The opposite is true also. If you chose to shoot at f/22, your camera’s aperture is very small, only letting a tiny amount of light through to the sensor. If you choose a fast shutter speed of 1/500th second, the shutter is only open for that fraction of time, and not enough light gets to your sensor, resulting in a pitch-black image that is underexposed, and again has no details left in it.
Luckily for us, modern cameras have an exposure meter built in to them, so we can see once we’ve chosen our aperture and ISO how fast or slow the shutter speed needs to be.
On Canon cameras, the exposure meter is a red scale on the bottom of the viewfinder, and as you press your shutter button halfway down until it bleeps, you’ll see a red dot on the scale. If the dot is to the left-hand side of the middle marker, your image is underexposed. If it’s to the right, it’s overexposed. You will then adjust your shutter speed to suit. I’m going to discuss exposure in detail in a later article, so we won’t go into it now. At least you now know where your exposure meter is if you’re a Canon shooter!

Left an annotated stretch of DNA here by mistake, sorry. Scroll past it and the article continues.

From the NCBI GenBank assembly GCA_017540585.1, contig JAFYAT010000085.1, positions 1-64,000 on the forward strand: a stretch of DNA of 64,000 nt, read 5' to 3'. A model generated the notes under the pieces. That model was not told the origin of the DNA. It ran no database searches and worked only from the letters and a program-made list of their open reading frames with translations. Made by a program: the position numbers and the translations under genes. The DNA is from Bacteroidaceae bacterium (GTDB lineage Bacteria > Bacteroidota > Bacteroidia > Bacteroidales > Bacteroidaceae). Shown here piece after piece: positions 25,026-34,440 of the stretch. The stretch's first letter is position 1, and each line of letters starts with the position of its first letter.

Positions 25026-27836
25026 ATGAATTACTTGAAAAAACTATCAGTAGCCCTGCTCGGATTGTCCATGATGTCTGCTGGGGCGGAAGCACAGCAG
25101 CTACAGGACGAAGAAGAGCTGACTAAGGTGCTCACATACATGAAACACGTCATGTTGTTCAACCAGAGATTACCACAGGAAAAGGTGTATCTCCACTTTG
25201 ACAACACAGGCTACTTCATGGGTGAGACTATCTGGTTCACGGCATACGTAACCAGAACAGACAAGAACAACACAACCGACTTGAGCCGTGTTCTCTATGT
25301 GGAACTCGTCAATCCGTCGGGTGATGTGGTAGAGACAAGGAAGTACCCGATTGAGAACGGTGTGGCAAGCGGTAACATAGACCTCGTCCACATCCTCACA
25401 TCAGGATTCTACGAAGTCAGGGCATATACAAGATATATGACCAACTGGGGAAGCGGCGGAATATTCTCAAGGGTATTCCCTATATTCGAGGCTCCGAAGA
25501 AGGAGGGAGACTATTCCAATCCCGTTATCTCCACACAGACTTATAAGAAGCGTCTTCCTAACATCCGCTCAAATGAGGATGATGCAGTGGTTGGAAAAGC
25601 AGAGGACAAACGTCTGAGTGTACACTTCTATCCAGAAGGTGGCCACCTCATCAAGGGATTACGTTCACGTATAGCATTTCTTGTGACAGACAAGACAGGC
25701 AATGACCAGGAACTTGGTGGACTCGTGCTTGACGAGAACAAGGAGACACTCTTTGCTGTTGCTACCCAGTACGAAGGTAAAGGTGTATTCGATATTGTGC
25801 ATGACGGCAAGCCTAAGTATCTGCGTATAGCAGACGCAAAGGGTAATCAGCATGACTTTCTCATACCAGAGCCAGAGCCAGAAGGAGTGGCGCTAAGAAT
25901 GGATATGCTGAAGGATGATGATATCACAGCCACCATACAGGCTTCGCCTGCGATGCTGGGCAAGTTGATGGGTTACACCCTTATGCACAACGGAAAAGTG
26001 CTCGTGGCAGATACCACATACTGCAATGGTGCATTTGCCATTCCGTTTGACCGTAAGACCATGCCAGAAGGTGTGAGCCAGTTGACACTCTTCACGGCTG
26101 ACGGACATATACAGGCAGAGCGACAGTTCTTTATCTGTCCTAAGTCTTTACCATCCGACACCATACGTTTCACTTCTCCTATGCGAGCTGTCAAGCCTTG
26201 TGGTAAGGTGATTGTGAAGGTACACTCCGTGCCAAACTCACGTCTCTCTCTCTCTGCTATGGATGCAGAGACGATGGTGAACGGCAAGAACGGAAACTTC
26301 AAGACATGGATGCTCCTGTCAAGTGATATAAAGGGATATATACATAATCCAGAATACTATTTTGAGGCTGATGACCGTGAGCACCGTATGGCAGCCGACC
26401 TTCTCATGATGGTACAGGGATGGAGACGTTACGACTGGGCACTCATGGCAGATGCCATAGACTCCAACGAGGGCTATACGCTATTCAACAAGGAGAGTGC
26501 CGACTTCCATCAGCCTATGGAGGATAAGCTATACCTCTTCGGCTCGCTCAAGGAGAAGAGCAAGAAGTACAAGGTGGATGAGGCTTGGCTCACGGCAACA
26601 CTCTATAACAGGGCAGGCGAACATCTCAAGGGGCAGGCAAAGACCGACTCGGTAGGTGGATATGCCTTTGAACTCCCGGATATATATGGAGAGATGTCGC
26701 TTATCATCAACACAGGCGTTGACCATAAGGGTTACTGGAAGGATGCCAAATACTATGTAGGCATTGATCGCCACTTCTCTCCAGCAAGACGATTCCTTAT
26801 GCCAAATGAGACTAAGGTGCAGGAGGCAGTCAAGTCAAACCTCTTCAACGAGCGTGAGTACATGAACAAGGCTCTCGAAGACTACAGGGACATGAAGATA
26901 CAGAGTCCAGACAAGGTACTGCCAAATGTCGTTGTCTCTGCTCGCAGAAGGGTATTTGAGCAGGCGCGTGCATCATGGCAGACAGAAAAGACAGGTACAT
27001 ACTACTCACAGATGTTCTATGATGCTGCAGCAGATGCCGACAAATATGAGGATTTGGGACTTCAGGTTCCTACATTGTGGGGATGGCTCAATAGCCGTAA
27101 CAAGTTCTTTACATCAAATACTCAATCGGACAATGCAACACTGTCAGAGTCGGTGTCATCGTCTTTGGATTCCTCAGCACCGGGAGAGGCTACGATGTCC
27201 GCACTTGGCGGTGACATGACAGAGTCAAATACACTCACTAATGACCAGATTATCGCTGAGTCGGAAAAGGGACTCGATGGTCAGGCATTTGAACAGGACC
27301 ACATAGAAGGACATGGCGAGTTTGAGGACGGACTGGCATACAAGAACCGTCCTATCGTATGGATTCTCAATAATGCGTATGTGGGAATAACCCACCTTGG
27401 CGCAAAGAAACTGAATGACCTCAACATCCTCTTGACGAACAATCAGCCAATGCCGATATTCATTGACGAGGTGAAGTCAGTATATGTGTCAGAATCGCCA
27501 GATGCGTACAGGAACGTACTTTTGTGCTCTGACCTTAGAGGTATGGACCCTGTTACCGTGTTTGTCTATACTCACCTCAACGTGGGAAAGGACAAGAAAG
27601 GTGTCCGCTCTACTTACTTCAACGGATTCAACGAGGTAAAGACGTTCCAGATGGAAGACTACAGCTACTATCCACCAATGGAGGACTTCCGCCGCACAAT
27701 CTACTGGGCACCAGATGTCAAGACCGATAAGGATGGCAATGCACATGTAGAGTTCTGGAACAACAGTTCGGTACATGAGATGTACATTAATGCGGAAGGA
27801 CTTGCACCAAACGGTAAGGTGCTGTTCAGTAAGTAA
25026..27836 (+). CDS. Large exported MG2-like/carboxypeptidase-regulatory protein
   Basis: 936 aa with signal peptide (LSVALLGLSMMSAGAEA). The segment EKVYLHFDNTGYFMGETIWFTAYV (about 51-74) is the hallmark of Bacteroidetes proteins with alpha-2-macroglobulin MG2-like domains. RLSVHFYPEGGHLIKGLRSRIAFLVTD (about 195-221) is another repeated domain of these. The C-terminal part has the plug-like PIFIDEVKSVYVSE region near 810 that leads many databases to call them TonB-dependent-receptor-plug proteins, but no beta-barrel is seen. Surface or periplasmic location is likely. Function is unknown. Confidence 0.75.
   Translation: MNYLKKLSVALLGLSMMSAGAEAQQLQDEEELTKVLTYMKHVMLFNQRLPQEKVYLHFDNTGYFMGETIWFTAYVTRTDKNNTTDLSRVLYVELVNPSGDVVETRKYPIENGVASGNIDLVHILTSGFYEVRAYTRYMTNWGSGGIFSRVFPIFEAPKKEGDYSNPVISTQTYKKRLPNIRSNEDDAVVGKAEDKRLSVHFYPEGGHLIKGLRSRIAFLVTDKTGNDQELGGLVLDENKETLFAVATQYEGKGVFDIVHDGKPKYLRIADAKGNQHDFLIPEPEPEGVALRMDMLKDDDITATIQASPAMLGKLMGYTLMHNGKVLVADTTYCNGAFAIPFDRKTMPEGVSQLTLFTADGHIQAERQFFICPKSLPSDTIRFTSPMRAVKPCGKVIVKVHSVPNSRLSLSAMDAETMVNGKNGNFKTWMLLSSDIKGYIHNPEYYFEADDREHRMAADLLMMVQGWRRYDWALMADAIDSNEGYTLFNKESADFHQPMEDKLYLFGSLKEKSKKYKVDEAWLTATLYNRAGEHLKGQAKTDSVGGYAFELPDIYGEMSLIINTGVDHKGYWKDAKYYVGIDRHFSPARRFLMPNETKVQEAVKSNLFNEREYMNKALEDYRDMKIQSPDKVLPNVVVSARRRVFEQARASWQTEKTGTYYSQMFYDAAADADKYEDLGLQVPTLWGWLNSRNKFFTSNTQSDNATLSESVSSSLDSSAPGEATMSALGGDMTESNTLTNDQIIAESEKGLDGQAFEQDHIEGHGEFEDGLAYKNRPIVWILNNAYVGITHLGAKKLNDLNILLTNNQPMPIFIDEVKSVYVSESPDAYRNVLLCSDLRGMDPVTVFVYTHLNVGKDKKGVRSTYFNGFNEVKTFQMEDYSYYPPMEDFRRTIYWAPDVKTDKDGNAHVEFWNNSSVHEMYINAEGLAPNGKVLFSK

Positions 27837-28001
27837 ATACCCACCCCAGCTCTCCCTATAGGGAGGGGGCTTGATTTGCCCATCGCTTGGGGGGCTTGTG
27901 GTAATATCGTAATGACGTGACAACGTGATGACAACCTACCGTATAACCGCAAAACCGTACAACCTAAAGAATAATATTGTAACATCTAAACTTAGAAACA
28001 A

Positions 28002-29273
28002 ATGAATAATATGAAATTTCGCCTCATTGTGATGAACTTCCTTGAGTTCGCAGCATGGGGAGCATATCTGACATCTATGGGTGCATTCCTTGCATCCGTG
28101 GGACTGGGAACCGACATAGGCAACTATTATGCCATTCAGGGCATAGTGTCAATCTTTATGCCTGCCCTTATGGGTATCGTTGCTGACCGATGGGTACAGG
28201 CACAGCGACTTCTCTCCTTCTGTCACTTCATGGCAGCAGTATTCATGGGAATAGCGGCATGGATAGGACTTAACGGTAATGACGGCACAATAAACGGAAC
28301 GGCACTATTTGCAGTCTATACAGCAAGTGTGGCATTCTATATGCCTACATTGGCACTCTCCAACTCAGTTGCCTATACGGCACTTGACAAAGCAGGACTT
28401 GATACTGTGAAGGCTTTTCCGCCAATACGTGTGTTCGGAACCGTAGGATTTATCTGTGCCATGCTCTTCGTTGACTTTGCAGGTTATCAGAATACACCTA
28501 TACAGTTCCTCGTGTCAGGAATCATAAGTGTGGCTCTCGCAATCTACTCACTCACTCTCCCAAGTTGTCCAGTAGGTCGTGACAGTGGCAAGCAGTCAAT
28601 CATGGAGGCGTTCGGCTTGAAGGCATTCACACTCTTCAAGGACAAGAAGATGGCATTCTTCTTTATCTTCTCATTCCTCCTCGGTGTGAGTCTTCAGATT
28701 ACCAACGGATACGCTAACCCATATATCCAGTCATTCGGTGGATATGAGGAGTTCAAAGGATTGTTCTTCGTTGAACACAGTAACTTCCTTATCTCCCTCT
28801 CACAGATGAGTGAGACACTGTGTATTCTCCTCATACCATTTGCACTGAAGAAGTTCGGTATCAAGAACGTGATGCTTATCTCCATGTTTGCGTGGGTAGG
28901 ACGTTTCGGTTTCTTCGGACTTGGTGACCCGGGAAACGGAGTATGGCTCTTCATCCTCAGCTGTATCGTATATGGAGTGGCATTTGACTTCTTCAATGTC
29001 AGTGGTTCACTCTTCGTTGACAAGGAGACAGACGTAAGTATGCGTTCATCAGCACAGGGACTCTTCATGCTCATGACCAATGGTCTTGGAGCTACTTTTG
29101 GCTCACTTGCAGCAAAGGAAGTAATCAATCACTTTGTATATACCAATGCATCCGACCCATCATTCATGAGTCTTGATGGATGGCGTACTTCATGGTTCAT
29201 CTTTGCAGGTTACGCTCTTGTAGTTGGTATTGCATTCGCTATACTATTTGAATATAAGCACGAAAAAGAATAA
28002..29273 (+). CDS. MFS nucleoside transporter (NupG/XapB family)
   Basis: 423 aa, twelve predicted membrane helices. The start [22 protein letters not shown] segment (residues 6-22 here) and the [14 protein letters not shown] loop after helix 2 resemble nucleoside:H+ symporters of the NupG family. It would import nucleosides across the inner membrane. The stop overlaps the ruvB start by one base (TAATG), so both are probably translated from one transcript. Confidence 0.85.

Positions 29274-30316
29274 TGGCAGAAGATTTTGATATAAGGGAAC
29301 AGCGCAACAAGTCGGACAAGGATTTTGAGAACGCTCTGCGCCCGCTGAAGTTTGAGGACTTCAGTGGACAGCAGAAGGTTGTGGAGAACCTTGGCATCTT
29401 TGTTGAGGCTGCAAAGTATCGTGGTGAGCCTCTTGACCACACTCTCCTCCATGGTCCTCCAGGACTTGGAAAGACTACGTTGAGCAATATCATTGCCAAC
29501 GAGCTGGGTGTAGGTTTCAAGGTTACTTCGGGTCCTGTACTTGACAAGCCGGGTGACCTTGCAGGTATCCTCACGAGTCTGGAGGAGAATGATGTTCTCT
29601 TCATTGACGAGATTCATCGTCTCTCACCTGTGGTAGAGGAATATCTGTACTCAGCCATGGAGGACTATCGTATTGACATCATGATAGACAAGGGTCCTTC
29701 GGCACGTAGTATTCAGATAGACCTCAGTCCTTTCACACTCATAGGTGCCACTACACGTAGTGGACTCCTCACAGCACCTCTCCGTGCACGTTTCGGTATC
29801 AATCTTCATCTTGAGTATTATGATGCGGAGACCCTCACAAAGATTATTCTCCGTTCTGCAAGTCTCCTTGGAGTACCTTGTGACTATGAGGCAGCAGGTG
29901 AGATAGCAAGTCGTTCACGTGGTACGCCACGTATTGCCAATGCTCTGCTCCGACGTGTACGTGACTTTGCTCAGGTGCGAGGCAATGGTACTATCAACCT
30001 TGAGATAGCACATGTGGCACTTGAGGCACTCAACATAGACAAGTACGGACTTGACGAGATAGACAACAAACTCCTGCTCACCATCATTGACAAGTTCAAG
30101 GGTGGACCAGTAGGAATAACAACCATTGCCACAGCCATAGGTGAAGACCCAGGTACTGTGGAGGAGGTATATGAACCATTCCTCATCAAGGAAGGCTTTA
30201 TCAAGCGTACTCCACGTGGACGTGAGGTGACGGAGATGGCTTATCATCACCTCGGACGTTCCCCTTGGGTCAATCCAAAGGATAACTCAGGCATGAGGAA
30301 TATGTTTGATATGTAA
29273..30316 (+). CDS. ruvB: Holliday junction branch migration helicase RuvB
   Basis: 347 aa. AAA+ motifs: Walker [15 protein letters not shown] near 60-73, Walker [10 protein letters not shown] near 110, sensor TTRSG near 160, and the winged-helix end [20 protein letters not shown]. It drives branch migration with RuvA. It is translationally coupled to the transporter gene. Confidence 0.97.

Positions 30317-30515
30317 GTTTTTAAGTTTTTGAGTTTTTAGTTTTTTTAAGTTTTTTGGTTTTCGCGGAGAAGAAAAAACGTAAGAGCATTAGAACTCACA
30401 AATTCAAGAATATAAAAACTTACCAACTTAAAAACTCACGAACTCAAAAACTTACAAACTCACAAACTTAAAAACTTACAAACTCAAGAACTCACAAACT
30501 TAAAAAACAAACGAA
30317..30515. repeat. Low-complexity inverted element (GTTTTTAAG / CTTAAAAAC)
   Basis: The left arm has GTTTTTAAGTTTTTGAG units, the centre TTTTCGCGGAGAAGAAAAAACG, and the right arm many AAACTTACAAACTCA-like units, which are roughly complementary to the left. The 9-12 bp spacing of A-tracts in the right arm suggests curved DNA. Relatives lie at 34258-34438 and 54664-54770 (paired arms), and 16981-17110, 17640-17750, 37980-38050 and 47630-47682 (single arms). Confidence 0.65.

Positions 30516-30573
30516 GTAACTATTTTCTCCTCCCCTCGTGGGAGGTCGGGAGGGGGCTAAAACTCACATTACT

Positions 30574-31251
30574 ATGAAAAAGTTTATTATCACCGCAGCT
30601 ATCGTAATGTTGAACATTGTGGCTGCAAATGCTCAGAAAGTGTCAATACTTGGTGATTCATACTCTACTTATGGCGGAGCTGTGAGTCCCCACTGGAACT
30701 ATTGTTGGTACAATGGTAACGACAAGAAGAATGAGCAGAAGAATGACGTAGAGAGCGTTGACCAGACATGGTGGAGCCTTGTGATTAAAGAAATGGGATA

If you’re using your camera on program or automatic mode, try using it on shutter priority mode – on Canon it’s called Tv mode, which stands for time value. This will allow you to try out different shutter speeds, and the camera will compensate with different apertures and ISO.
I’ve discussed how motion shots like sports are usually shot with a fast shutter speed, freezing everything sharply, but you can get some great artistic effects by experimenting with slow shutter speeds on moving things and people, like the one below.
The images of waterfalls that you often see with silky water are shot with a slow shutter speed, like this one:
Why not try and shoot running water on a bright day with a high shutter speed? The look you get is completely different, like this:
See how there is much more drama and dynamism in the second waterfall shot? The first one is very relaxing and tranquil, but I prefer the frozen action of the second one.